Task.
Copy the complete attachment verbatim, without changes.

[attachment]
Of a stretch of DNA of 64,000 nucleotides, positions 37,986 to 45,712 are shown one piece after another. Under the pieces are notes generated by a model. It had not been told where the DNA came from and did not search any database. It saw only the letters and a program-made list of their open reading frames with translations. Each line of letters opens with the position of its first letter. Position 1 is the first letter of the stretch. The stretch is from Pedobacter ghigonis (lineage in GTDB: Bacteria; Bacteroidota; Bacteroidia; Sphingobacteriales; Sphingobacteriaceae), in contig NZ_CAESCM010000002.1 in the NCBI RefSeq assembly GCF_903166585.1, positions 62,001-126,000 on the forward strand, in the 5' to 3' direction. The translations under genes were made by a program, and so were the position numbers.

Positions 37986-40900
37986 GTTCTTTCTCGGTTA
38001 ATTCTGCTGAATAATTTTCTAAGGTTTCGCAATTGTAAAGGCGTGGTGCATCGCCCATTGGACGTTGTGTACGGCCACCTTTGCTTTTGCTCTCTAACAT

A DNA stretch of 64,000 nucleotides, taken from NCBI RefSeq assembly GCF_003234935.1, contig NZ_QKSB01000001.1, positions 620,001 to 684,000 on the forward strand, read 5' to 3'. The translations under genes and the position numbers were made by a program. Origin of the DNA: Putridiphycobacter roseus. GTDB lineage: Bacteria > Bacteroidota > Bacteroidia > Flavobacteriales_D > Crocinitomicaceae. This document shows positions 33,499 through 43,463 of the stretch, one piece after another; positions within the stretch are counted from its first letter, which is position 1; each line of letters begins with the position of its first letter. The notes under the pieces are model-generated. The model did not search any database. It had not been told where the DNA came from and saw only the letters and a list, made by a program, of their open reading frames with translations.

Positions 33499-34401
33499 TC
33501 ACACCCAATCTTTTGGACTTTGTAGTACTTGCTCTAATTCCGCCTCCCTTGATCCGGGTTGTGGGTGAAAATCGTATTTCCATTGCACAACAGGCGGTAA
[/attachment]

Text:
Of a stretch of DNA of 64,000 nucleotides, positions 37,986 to 45,712 are shown one piece after another. Under the pieces are notes generated by a model. It had not been told where the DNA came from and did not search any database. It saw only the letters and a program-made list of their open reading frames with translations. Each line of letters opens with the position of its first letter. Position 1 is the first letter of the stretch. The stretch is from Pedobacter ghigonis (lineage in GTDB: Bacteria; Bacteroidota; Bacteroidia; Sphingobacteriales; Sphingobacteriaceae), in contig NZ_CAESCM010000002.1 in the NCBI RefSeq assembly GCF_903166585.1, positions 62,001-126,000 on the forward strand, in the 5' to 3' direction. The translations under genes were made by a program, and so were the position numbers.

Positions 37986-40900
37986 GTTCTTTCTCGGTTA
38001 ATTCTGCTGAATAATTTTCTAAGGTTTCGCAATTGTAAAGGCGTGGTGCATCGCCCATTGGACGTTGTGTACGGCCACCTTTGCTTTTGCTCTCTAACAT

A DNA stretch of 64,000 nucleotides, taken from NCBI RefSeq assembly GCF_003234935.1, contig NZ_QKSB01000001.1, positions 620,001 to 684,000 on the forward strand, read 5' to 3'. The translations under genes and the position numbers were made by a program. Origin of the DNA: Putridiphycobacter roseus. GTDB lineage: Bacteria > Bacteroidota > Bacteroidia > Flavobacteriales_D > Crocinitomicaceae. This document shows positions 33,499 through 43,463 of the stretch, one piece after another; positions within the stretch are counted from its first letter, which is position 1; each line of letters begins with the position of its first letter. The notes under the pieces are model-generated. The model did not search any database. It had not been told where the DNA came from and saw only the letters and a list, made by a program, of their open reading frames with translations.

Positions 33499-34401
33499 TC
33501 ACACCCAATCTTTTGGACTTTGTAGTACTTGCTCTAATTCCGCCTCCCTTGATCCGGGTTGTGGGTGAAAATCGTATTTCCATTGCACAACAGGCGGTAA